There's this friend you had in high school who you sometimes think about calling. You had some great times but drifted apart. You know the one? Well, in Max Booth III's Carnivorous Lunar Activities, Justin calls up his friend Ted, unknowingly stopping him from killing his wife in a murder-suicide. He tells Ted that he … Continue reading There’s a Werewolf in the Basement, Asking me to Kill It.
I was thumbing through my copy of Don't Panic: Douglas Adams & The Hitchhiker's Guide to the Galaxy (a book on Douglas Adams written by Neil Gaiman!) and came across a great passage. It certainly made me feel a little better about my glacial writing pace. This is Douglas describing how the Restaurant at the … Continue reading How Douglas Adams wrote The Restaurant at the End of the Universe
What follow is a post, verbatim, from the Valancourt Books Blog, posted on Saturday, October 27, 2018 and reprinted here simply to help them get the word out. Between print books, Kindle e-books, and Audible audiobooks, these days Amazon accounts for at least 90% of our sales. Although our books are available on plenty of … Continue reading Valancourt Books Give Amazon an Earful
There are few things finer in this life than books and booze. My personal heaven is when I get a moment to myself, make a drink (beer, more often than not) and read a good story. Enter, Molly Tanzer and Nickmamatas' Mixed Up, a collection of flash fiction and cocktail recipes. Oh, this book is … Continue reading This is THE Perfect Gift for That Book-and-Booze Lover in Your Life.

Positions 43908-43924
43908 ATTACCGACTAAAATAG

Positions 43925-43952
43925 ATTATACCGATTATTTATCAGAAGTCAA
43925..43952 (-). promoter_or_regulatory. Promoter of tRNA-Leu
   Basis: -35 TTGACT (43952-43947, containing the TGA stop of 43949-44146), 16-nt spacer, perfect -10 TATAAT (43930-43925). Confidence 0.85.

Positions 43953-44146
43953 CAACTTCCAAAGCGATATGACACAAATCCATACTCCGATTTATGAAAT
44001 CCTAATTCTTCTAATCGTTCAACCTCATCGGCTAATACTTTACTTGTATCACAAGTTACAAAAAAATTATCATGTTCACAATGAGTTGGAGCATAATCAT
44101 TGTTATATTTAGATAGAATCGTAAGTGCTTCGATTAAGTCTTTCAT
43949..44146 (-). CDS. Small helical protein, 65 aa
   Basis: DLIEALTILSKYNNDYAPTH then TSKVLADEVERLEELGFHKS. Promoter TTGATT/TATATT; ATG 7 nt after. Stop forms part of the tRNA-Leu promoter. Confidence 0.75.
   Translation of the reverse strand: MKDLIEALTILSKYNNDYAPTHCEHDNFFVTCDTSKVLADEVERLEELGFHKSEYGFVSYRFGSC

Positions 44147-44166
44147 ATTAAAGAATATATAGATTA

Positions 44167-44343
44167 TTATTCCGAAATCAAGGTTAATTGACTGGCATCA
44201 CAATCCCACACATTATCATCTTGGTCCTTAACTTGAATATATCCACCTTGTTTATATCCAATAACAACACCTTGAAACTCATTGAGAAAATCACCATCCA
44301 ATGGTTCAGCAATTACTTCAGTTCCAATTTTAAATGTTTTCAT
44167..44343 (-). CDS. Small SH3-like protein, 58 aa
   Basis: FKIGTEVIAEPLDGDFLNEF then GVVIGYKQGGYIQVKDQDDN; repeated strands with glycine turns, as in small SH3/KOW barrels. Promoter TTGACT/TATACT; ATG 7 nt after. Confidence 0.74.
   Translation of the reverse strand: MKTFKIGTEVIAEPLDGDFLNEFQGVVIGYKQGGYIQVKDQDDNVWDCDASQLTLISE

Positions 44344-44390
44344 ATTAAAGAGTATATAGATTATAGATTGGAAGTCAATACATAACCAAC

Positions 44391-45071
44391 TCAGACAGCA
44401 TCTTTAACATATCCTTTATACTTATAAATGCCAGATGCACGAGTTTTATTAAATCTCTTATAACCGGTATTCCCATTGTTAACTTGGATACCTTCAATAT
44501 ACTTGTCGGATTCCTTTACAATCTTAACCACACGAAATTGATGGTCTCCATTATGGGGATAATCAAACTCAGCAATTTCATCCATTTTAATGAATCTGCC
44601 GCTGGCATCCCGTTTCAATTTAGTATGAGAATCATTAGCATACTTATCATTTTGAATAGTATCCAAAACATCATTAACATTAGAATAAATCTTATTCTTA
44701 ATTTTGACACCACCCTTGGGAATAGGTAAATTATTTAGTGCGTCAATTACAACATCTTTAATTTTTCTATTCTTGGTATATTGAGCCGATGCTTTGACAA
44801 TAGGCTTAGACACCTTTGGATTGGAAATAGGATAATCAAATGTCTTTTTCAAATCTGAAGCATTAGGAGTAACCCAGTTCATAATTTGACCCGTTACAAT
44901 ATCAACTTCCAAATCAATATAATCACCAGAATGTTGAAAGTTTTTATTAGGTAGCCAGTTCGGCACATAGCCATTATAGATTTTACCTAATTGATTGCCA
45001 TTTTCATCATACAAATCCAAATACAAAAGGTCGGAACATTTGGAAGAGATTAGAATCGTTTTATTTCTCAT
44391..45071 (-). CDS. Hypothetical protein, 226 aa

These days I'm re-reading Raymond Chandler's masterpiece, The Long Good-bye. I do this as I'm nearing the completion of my own book; I don't avoid fiction as some writer's do to avoid being overly influenced but knowingly read books I want to be influenced by. In this case it's mostly four books I read and … Continue reading Now That’s a Simile
Us writers can obsess endlessly over the optimal amount of daily writing time. Should it be measured in words written? Pages? Hours spent ass-in-chair? I try to get up at around 5:30 to get some writing done before going to work. It doesn't always happen, but I've learned that the best time is from 6:00 … Continue reading Take a Look at Joe Lansdale’s Writing Schedule
Dan Simmons is a writer you might know, and he once said something about writing and reading that has stuck with me ever since. His best-know books are The Terror, Summer of Night, Drood (personal favorite) and Carrion Comfort. The Terror was recently made into a fantastic, if somewhat slow, TV-series, and the book is … Continue reading The 79 Authors You Need to Read to Become a Writer According to Dan Simmons
Sometimes you come across passages that remind you again of what good writing is. I just started the classic Wuthering Heights last night (yes, you need to read the classics) and was taken aback by a passage not just because of the quality of the prose but also by the tone. It was like the … Continue reading The Best Writing of the Week – Wuthering Heights
Graphic novels, comic books and kids' books with too many pictures are given a bad rap. But a surprising new study shows that we are wrong to worry. (Not that I was worried). Parents are often in a rush to get their kids away from comics and over to "proper" books. But now, thanks to … Continue reading I Just Realized Why Books With Pictures Are So Great for Kids
In my edition of The Hobbit, cheap mass-market paperback, there is an introduction by Peter S Beagle from 1973 that contains not one but two passages that are amazingly political and powerful. A Quote For Today, From 1973 The Sixties were no fouler a decade than the Fifties - they mere reaped the Fifties' foul … Continue reading Two Awesome Quotes From The Hobbit’s 1973 Introduction